Philadelphia has a new window into its past as a bustling and important location during the during the Revolutionary War era. This weekend the Museum of the American Revolution’s (MoAR) new discovery center, Revolution Place, will open a lens to Old City during the 1700s — where the American Revolution took root.

Revolution Place features four key recreated historical environments for younger visitors from 5-12 years old — a military encampment, a tavern, a home and an 18th-century meeting house.

Visitors can partake in the space’s experiential elements, interactive touchscreens, reproduction objects, and special programming set against colorful murals that evoke scenes from 18th-century Philadelphia, including a marketplace and a residential alley.

 

“Revolution Place extends the immersive, hands-on experience of the Museum’s core exhibition to our younger visitors. The new center encourages playful discovery through a range of self-directed and facilitated experiences, all set within the historic spaces and places of the Museum’s own neighborhood,” said Dr. Elizabeth Grant, director of education at the museum.

Read the entire article here.

 

What Did the Founders Mean By “Bear Arms?”

Reenactment

Here is J.L. Bell at Boston 1775:

Last month Dennis Baron, a professor of English and linguistics at University of Illinois at Urbana-Champaign, published an op-ed essay in the Washington Post on the language of the Second Amendment to the U.S. Constitution:

Two new databases of English writing from the founding era confirm that “bear arms” is a military term. Non-military uses of “bear arms” are not just rare—they’re almost nonexistent.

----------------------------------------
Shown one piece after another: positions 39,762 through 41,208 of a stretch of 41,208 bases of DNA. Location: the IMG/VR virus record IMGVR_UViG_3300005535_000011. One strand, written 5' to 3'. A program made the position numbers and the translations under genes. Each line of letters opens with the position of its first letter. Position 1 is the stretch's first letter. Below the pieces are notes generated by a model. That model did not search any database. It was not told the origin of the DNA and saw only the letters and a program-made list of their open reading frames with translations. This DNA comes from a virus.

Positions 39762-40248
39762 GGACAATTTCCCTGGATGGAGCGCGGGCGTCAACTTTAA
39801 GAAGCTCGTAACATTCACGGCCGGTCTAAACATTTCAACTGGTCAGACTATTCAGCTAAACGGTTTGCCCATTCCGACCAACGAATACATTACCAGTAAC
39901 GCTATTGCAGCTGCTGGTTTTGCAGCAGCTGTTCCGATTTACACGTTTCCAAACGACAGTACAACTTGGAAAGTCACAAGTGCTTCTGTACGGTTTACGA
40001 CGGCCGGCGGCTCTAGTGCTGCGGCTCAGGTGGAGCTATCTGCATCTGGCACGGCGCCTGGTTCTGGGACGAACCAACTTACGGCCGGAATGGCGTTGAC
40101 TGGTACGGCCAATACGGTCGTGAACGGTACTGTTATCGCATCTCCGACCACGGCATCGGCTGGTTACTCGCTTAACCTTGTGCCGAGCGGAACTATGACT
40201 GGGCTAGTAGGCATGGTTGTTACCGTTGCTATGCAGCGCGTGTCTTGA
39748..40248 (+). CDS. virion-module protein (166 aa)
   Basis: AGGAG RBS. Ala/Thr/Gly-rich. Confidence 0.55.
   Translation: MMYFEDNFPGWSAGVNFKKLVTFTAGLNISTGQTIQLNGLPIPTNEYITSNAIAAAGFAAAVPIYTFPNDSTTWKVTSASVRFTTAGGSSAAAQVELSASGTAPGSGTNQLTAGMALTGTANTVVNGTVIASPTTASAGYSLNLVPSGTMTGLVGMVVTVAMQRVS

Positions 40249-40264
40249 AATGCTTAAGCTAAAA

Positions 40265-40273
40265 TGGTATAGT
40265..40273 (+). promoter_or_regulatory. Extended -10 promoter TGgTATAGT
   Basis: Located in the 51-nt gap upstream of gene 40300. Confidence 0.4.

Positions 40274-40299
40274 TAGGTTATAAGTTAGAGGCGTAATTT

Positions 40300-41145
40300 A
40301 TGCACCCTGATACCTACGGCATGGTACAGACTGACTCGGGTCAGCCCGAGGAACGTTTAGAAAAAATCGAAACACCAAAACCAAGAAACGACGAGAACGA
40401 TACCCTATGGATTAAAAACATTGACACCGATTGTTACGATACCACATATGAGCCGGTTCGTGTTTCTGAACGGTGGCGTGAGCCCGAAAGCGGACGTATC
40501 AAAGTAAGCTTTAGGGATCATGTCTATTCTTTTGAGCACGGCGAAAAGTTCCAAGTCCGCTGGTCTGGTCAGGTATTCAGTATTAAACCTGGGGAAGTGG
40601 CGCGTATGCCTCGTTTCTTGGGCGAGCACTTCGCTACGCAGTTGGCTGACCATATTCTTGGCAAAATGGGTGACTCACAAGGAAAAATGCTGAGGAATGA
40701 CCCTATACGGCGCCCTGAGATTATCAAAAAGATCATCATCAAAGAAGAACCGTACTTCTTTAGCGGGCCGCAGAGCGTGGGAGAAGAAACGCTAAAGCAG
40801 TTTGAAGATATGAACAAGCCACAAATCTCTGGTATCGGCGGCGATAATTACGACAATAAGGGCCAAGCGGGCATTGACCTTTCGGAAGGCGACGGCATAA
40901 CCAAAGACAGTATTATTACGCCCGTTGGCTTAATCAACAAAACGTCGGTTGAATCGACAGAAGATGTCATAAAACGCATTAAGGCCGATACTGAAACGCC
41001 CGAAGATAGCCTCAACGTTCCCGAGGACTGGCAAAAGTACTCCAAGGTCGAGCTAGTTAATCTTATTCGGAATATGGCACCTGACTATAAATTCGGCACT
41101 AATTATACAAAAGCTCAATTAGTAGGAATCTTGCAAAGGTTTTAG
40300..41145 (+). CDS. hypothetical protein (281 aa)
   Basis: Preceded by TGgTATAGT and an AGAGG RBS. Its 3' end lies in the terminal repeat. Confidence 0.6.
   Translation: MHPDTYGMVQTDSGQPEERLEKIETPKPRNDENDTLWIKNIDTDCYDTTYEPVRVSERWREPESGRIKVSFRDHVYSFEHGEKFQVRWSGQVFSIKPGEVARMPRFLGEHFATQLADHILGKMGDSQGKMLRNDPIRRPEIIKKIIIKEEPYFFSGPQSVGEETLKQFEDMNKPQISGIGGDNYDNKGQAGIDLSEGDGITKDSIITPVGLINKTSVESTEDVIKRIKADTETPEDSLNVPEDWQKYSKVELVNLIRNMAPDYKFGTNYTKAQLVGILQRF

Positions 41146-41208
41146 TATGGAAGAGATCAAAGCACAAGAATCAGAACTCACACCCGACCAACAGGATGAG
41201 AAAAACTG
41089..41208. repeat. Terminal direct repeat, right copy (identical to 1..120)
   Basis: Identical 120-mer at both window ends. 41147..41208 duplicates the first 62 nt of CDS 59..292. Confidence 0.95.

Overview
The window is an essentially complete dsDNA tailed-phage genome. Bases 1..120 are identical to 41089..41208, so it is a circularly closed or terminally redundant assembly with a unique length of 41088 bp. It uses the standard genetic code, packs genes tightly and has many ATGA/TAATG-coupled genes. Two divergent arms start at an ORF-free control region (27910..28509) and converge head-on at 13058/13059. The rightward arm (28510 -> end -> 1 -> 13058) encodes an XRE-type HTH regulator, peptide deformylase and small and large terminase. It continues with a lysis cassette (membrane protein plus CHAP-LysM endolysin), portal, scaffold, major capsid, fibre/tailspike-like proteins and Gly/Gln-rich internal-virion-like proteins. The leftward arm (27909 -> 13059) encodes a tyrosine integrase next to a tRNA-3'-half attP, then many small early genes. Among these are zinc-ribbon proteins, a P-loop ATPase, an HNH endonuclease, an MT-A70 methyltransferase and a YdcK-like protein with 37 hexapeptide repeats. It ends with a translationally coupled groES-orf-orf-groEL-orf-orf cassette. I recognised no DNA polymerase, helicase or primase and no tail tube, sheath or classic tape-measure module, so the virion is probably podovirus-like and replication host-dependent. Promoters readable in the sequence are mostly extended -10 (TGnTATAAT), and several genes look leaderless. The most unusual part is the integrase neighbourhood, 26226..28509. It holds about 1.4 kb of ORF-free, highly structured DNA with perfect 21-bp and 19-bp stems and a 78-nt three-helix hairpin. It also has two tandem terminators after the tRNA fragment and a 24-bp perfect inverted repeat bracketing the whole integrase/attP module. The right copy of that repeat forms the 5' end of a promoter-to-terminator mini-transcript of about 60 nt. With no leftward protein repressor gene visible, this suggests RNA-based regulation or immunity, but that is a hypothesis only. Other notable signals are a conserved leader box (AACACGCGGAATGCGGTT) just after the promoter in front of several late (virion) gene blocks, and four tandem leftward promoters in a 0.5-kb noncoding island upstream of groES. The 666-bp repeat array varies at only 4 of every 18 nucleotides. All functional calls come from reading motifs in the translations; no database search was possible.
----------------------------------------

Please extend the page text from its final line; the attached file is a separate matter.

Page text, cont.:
A search of Brigham Young University’s new online Corpus of Founding Era American English, with more than 95,000 texts and 138 million words, yields 281 instances of the phrase “bear arms.” BYU’s Corpus of Early Modern English, with 40,000 texts and close to 1.3 billion words, shows 1,572 instances of the phrase. Subtracting about 350 duplicate matches, that leaves about 1,500 separate occurrences of “bear arms” in the 17th and 18th centuries, and only a handful don’t refer to war, soldiering or organized, armed action. These databases confirm that the natural meaning of “bear arms” in the framers’ day was military.

Lawyer Neal Goldfarb checked more variations of the phrase in the same databases and came to the same basic conclusion.

In the 2008 Heller case, as everyone involved in this discussion knows, the U.S. Supreme Court decided otherwise. Writing for the court, Justice Antonin Scalia treated “bear ams” not as an idiom with a military meaning but as a general phrase about carrying weapons.

The data shows otherwise—hardly anyone in the eighteenth century used it as Scalia did. As with the Reynolds case I wrote about here, the court’s finding is simply at odds with historical facts. The Heller ruling overturned legal understandings that prevailed for most of the twentieth century and changed the law going forward, but such rulings can’t change the actual past.

Read the rest here.

The Author’s Corner with Craig Bruce Smith

HonorCraig Bruce Smith is Assistant Professor of History at William Woods University.  This interview is based on his new book American Honor: The Creation of the Nation’s Ideals during the Revolutionary Era (University of North Carolina Press, 2018).

JF: What led you to write American Honor?

CBS: There are a number of factors that led me to write American Honor, but I basically set out to author a book that I would like to read.

I was deeply interested in the American Revolution and ethical questions. While there have been countless works on the Revolution itself, I never encountered a title that explored the connections between ethics and the Revolution—so I set out to write my own. It seeks in many ways to revive the debate over questions of the Revolution’s causes and effects that has largely disappeared in recent historical literature.

It was also an attempt to rehabilitate the concepts of honor and virtue, which seem antiquated and elitist to a modern audience. But my research revealed that these concepts actually became quite democratic and were simply an eighteenth-century reflection of our present understanding of ethics.